The Great Coypu Hoax of 1974

In 1974, the village of Horning was sealed off and motorists entering and exiting the village were stopped, questioned and warned about an unknown disease which was wiping out coypus in the area. It caused confusion and mild panic among local residents and visitors, the news of the epidemic even reaching the national press in the following days. But all was not as it seemed …. this is the story of The Great Coypu Hoax.

Rag Societies have long been a fixture of universities, a term given to fund raising bodies run by the local Students Union. An annual “Rag Week” provided the perfect excuse to have a bit of fun whilst raising money and elaborate pranks were often part of the week long series of events. In 1974, the students of the University of East Anglia brought the village of Horning to a standstill with one such prank as they set up roadblocks, supposedly as part of a coypu control exercise. Claiming to be from the Department of Bacteriological Research at Porton Down in Wiltshire, the team stopped all vehicles passing through the village asking whether they had seen any dead coypu in the area within the last few months. The coypu, they informed people, were suffering from an unknown disease which seemed to be centred around Horning. It was stressed that the germ was not dangerous to humans, their pets or livestock, vehicle tyres were sprayed with disinfectant and the motorists were sent on their way. Local villagers were interviewed and even the local bobby tuned up in his police mini and was, rather embarrassingly, taken in by the official looking nature of the survey, although was apparently somewhat surprised that he hadn’t been informed about it. The students were eventually rumbled, and the story made the local news the following night.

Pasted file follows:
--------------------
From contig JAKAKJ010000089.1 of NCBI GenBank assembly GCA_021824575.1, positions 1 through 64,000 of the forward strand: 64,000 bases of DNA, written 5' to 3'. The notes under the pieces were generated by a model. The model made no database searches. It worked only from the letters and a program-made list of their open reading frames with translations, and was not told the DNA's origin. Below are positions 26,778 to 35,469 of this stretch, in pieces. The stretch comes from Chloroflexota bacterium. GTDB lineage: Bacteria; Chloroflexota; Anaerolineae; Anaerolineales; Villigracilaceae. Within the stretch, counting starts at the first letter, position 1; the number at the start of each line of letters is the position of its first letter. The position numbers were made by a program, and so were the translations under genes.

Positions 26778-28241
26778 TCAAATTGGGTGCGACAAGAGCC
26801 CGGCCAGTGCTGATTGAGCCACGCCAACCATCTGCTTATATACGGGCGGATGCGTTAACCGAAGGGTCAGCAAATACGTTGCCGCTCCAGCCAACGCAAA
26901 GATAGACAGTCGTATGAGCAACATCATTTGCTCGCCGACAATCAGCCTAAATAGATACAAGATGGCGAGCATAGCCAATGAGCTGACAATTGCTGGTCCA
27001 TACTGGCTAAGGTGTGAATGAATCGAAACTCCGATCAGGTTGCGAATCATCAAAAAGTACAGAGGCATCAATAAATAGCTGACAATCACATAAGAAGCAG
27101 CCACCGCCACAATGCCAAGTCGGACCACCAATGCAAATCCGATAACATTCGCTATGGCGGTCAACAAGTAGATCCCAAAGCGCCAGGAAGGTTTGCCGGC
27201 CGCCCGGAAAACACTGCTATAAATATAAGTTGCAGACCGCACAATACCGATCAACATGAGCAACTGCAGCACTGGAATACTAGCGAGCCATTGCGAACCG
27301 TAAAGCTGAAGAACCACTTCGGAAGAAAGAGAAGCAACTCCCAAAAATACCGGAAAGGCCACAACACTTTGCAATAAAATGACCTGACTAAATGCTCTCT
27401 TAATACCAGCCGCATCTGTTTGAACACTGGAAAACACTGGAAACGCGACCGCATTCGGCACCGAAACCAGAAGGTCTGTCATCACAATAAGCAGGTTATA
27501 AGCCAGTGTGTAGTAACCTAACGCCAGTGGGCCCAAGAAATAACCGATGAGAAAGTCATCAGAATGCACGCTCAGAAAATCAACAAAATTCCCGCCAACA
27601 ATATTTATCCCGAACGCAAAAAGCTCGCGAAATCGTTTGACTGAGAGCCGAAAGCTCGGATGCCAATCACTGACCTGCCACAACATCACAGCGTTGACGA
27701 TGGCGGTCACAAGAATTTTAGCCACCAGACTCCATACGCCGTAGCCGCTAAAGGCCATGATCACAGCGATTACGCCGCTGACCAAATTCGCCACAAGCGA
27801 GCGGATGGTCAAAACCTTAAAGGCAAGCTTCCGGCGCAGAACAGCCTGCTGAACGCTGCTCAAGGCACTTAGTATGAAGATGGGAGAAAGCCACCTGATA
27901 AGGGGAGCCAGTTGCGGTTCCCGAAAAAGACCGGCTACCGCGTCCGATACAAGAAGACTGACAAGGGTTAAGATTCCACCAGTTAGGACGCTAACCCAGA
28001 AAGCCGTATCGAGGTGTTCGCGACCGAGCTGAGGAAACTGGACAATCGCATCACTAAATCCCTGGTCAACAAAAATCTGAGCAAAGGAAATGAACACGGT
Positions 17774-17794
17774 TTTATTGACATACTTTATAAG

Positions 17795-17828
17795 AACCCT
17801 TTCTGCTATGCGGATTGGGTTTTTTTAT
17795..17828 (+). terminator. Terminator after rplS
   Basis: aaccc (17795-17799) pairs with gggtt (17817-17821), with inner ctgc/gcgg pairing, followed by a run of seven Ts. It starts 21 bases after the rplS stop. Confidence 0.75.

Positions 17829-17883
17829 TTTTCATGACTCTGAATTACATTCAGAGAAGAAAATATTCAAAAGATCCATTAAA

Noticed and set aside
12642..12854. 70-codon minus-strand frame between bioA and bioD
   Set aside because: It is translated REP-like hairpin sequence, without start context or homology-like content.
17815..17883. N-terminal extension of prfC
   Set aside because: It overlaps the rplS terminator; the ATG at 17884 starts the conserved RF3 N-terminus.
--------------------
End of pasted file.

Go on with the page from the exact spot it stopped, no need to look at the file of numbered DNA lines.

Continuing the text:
Coypu, were large, herbivorous rodents which were native to South America. Growing to around two feet in length (minus the long, rat-like tale) with bright orange front teeth, coypu were brought to the UK in the 1920s to be farmed for their fur. One such fur farm was established at East Carlton Manor to the south west of Norwich. Following the collapse of a roof, a large number of coypu escaped from the farm in 1937 and, within a few years, had spread throughout the Broadland district causing widespread damage to the riverbanks as they voraciously chomped their way through the reed beds. And so a long running campaign to eradicate them from the Broads began, a bounty being placed on the head of each coypu caught and handed in at one point. There were those who felt that the coypu were actually helping to keep the waterways clear and open, and others who feared that the creatures would suddenly start attacking passing boating parties. The coypu control programme continued and the last survivor was believed to have been caught in the late 1980s, some 50 years after they first began to colonise the waterways.

The Great Coypu Hoax of 1974 was filmed by the UEA and it has recently been uploaded to YouTube by Derek Williams – persevere to the end and the Look East TV news report and interview about the stunt. It included a little gem about a previous hoax at Horning a few years before when the local vicar apparently crowned and kissed the winner of the annual village beauty concert only to discover later that it was actually his teenage son in drag!

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